Hmm, you're finally starting to write about things that I understand. It's about time chaos theory reared it's ugly head . . .
1. The description and classification of the network states is good, but does the introduction of a "strange attractor" concept add another dimension to this? There's a few pages in Artificial Life (can't remember the author, it's one of the ones I got you for Christmas last year) which detail evolution in terms of gradually increasing levels of chaos surrounding distinct areas of local optima. I don't have the book in front of me, but I seem to remember a chart depicting life on Earth, with the vertical axis representing disorder/entropy and the horizontal representing time. Over 5 billion years, the actual duration of time in which life exists on Earth is relatively small, however these periods seem to be extended beyond a linear increase in disorder (basically a "plateau" where the level of disorder stays fairly constant over a period of time). There was also a whole section devoted to genetic algorithms (GA's) that pointed out the same phenomenon.
2. The other concept which might expand your model, again related to the network, would have to be feedback. The model which you've outlined feels like a "first-in, first-out" (FIFO) scenario, where stimuli flow through the network components in a fairly orderly and progressive fashion (that's the way I read it, anyway). The introduction of a feedback concept could probably help to model situations where small "blips" in psychological state can trigger accelleration toward more manic sorts of behavior.
This might be a good fit with the strange attractor concept -- although the human brain isn't infinite, it's pretty damn big on a neuron-by-neuron basis. Use of a state model on such a complex network would imply virtually infinite variations in personalities and response patterns. However, people are actually fairly simple in comparison -- 5+ billion people all fitting into a finite number of personality "types." These personality types would represent the primary local optima, or the points that behavior tends to gravitate toward (the strange attractors). However, there are obviously other attractors in the pattern, those representing "deviant" behavior. Since these are less common, they would show as smaller, less "significant" areas of optima on a chaos chart. It's probably not quantifiable on the human behavior front, but I wonder if anyone in the engineering controls field has examined how differing levels of feedback tend to "push" a system state between periods of order.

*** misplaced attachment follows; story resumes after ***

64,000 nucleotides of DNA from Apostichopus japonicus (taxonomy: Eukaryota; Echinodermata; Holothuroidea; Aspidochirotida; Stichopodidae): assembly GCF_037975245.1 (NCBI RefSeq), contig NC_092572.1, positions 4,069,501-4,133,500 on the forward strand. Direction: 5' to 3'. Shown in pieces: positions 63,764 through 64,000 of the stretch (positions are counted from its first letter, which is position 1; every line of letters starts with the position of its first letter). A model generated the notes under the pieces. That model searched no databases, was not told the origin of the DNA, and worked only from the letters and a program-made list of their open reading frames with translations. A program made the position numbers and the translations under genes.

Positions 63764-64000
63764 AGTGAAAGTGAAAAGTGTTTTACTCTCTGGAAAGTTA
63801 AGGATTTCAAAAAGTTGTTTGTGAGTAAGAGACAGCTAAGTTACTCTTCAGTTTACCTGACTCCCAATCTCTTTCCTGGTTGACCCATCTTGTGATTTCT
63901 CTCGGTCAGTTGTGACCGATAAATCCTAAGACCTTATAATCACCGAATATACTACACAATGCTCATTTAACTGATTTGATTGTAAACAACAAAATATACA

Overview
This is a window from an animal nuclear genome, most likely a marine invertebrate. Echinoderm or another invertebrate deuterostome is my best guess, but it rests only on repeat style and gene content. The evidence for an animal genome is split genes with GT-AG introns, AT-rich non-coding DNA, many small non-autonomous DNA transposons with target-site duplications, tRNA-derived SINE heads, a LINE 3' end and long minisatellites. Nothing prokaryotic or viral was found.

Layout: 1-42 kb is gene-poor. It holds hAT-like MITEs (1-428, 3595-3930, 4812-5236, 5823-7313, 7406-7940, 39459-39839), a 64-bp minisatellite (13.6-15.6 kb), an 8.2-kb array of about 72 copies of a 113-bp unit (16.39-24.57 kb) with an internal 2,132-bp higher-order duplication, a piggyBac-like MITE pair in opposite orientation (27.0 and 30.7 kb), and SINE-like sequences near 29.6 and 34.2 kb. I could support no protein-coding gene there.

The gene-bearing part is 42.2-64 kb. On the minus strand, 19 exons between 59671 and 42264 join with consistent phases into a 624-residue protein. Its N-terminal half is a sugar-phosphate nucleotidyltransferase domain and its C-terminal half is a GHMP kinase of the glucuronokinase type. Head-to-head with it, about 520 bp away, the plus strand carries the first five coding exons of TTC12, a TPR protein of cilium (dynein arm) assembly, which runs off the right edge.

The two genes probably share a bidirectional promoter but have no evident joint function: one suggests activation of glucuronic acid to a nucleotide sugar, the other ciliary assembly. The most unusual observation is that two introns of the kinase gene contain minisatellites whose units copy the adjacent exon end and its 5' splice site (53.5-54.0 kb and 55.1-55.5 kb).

By the way, I can also validate the point about the futility of having more than 4 people in a meeting. I absolutely despise large meetings -- there seems to be some sort of exponential relation between the number of people attending and the overall lack of productivity. Conference calls are even worse.
NOTE: I'm a proud father! I need to work on "attractors," "landscapes," and bias factors to keep up with my son.